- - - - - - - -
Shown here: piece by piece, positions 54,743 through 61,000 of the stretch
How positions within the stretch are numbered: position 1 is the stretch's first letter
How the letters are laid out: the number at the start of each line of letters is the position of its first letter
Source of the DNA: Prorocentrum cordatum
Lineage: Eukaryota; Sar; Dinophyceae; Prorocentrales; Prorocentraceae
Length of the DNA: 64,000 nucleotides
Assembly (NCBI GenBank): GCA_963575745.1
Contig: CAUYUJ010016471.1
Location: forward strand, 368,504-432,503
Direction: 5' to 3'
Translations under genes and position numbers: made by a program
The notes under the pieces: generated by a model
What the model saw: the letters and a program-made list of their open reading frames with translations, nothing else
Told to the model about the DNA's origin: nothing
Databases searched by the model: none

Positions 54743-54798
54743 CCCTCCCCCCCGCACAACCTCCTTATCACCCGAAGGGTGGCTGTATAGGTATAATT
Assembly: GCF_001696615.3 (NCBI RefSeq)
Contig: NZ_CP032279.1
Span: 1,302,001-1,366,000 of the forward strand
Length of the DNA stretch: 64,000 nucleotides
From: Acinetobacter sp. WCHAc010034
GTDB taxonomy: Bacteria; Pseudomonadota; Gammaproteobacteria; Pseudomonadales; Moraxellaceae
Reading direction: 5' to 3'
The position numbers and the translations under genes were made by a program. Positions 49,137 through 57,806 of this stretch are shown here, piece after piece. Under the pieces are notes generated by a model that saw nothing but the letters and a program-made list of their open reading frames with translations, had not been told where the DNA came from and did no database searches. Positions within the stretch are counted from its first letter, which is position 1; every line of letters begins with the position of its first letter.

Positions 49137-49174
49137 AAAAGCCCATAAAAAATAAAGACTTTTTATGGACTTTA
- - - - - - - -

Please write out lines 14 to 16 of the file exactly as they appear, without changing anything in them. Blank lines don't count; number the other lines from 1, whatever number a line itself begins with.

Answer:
Told to the model about the DNA's origin: nothing
Databases searched by the model: none

Positions 54743-54798